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Showing: 61-70 results of 70

CHAPTER I. HISTORY OF THE COLLEGE FROM ITS FOUNDATION TO THE BEGINNING OF WILKINS' WARDENSHIP. Wadham College was founded in 1610, when on July 31st the foundation-stone was laid; and opened in 1613, when, on April 20th, the Warden and Fellows elected by the Foundress were admitted; the Warden, by the Vice-Chancellor of the University in St Mary's Church; the fifteen Fellows by the Warden in the College Hall; the fifteen Scholars by the Warden... more...

THE HISTORY OF MARY PRINCE, A WEST INDIAN SLAVE. (Related by herself.) I was born at Brackish-Pond, in Bermuda, on a farm belonging to Mr. Charles Myners. My mother was a household slave; and my father, whose name was Prince, was a sawyer belonging to Mr. Trimmingham, a ship-builder at Crow-Lane. When I was an infant, old Mr. Myners died, and there was a division of the slaves and other property among the family. I was bought along with my... more...

"To the sea of fools Led the path of the children." Old Epigram. Just a word about the Crusades, or Holy Wars, before we begin our story. A war is generally a conflict between nations, countries, or individuals, for possession of land or a throne, but the Holy Wars were not such. They were expeditions made by those Christians who were determined to rescue the Sepulchre, or tomb, of Christ and the City of Jerusalem, from the rule of... more...

CHAPTER I—INTRODUCTION AND FIRST IMPRESSIONS My little effort to make Thoreau better known in England had one result that I am pleased to think of.  It brought me into personal association with R. L. Stevenson, who had written and published in The Cornhill Magazine an essay on Thoreau, in whom he had for some time taken an interest.  He found in Thoreau not only a rare character for originality, courage, and indefatigable... more...

REMINISCENCES OF TOLSTOY (Part I.) IN one of his letters to his great-aunt, Alexandra Andreyevna Tolstoy, my father gives the following description of his children: The eldest [Sergei] is fair-haired and good-looking; there is something weak and patient in his expression, and very gentle. His laugh is not infectious; but when he cries, I can hardly refrain from crying, too. Every one says he is like my eldest brother. I am afraid to believe... more...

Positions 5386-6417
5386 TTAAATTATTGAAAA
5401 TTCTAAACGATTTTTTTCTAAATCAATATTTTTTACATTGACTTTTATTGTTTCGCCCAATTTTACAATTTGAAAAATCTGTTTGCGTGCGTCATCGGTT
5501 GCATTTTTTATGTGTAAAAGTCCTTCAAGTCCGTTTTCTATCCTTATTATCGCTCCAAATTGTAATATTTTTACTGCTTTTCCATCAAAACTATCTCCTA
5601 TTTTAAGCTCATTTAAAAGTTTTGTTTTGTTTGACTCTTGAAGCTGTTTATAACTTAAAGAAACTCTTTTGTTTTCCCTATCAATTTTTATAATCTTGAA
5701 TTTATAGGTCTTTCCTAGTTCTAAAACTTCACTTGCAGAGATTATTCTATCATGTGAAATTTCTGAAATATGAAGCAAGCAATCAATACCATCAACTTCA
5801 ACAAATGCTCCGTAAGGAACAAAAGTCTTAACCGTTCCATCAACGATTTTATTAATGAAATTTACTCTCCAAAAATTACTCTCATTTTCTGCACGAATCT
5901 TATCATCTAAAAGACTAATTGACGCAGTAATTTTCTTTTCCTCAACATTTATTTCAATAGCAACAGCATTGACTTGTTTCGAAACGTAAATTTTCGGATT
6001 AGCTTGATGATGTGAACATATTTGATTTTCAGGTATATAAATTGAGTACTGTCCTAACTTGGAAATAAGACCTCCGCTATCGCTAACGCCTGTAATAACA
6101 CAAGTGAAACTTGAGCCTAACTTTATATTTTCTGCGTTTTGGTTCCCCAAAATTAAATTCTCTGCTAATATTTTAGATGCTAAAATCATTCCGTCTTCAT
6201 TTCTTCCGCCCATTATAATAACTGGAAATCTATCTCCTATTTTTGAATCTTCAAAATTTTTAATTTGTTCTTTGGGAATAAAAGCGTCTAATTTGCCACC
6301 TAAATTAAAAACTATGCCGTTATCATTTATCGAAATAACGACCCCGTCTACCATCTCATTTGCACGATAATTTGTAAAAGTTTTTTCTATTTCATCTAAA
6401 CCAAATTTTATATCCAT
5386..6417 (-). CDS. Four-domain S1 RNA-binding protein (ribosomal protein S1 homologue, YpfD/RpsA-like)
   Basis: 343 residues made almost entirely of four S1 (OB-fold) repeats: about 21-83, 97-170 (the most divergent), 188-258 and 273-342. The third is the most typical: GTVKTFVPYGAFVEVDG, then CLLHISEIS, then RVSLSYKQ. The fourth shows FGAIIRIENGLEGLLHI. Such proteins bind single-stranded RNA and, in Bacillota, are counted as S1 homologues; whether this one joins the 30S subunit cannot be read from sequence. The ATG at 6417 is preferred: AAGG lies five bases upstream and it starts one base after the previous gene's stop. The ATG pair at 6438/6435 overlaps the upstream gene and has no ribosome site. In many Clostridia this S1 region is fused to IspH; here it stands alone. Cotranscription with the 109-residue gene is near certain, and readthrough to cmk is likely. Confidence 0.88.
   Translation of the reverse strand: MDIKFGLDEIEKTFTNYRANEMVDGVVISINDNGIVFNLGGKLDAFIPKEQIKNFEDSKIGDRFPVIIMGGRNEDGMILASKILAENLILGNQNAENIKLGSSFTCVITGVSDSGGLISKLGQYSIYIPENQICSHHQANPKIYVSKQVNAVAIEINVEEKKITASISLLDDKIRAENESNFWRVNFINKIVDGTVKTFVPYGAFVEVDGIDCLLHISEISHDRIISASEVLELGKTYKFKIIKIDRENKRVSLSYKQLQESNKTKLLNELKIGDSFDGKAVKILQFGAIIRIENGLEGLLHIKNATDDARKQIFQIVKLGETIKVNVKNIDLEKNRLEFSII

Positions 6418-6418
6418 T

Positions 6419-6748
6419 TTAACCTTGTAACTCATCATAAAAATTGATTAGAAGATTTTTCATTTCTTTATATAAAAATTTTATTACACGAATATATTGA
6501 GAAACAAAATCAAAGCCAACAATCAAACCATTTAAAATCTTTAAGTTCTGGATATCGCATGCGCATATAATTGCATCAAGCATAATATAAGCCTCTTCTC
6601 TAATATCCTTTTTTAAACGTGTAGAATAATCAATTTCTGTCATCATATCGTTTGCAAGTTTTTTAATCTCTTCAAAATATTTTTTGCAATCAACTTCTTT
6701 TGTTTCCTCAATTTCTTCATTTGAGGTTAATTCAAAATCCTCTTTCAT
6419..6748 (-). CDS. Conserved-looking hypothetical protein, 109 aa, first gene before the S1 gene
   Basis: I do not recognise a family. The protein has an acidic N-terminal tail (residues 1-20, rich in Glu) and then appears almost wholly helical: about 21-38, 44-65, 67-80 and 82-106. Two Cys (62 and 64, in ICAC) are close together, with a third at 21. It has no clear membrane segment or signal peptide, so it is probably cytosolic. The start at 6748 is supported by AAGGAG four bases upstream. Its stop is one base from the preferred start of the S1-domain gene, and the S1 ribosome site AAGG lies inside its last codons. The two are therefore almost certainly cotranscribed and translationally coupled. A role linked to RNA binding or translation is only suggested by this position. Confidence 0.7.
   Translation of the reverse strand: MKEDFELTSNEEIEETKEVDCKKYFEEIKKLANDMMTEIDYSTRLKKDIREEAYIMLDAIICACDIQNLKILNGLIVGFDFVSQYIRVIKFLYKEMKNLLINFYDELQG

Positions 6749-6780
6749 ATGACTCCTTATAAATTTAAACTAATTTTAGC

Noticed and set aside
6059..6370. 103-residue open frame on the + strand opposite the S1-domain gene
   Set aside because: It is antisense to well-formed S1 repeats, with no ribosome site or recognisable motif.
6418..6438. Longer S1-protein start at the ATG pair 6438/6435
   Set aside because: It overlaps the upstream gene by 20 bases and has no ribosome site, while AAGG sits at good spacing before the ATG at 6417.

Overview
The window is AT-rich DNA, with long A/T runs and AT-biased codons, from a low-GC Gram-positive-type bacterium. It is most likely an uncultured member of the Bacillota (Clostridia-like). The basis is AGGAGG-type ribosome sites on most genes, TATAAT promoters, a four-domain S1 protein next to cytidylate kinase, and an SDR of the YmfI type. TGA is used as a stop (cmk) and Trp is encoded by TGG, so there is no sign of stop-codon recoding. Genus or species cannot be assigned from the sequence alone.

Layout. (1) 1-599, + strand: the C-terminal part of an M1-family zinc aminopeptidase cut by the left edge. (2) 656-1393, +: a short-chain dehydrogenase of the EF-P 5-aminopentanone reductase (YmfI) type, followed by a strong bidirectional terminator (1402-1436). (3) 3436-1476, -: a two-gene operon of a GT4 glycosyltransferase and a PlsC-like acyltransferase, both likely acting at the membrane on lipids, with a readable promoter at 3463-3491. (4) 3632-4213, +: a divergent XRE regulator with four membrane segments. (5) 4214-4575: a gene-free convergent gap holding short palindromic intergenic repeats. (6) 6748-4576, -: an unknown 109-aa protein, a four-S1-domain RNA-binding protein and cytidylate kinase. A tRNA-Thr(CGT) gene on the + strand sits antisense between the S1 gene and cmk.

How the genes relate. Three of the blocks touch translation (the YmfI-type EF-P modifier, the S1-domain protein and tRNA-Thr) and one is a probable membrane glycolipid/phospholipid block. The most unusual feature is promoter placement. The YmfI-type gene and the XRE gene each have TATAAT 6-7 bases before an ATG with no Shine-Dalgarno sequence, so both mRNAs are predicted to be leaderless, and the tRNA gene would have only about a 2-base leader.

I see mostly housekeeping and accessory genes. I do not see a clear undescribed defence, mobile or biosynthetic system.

CHAPTER I. Seeing “Gad’s Hill” as a child.—His domestic side and home-love.—His love of children.—His neatness and punctuality.—At the table, and as host.—The original of “Little Nell.”   If, in these pages, written in remembrance of my father, I should tell you my dear friends, nothing new of him, I can, at least, promise you that what I shall tell will be told faithfully, if... more...

The Youth of Hus. In a humble hamlet in the southern section of beautiful Bohemia near the Bavarian border of poor peasant parents was born a boy and called Jan—Hus was added from Husinec, his birthplace; some say he saw the light of day on July 6, 1373, but that is not certain. When about sixteen Hus went to the University of Prag, the first one founded in the German empire by Charles IV in 1348. Here he sang for bread in the streets,... more...

Phidias, one of the greatest sculptors the world has seen, and whose name has become, as it were, the synonym of his art, was born at Athens about 500 B.C. He belonged to a family of artists, none of whom indeed were distinguished in their profession, but their varied occupations furnished the atmosphere in which such a talent as that of Phidias could best be fostered and brought to maturity. His father was Charmides, who is believed to have been... more...

CHAPTER I THE AGE OF ELECTRICITY THE year 1847 marked a period of great territorial acquisition by the American people, with incalculable additions to their actual and potential wealth. By the rational compromise with England in the dispute over the Oregon region, President Polk had secured during 1846, for undisturbed settlement, three hundred thousand square miles of forest, fertile land, and fisheries, including the whole fair Columbia... more...

CHAPTER I. PERSONAL SKETCH OF GEORGE BIDDELL AIRY. The history of Airy's life, and especially the history of his life's work, is given in the chapters that follow. But it is felt that the present Memoir would be incomplete without a reference to those personal characteristics upon which the work of his life hinged and which can only be very faintly gathered from his Autobiography. He was of medium stature and not powerfully built: as he... more...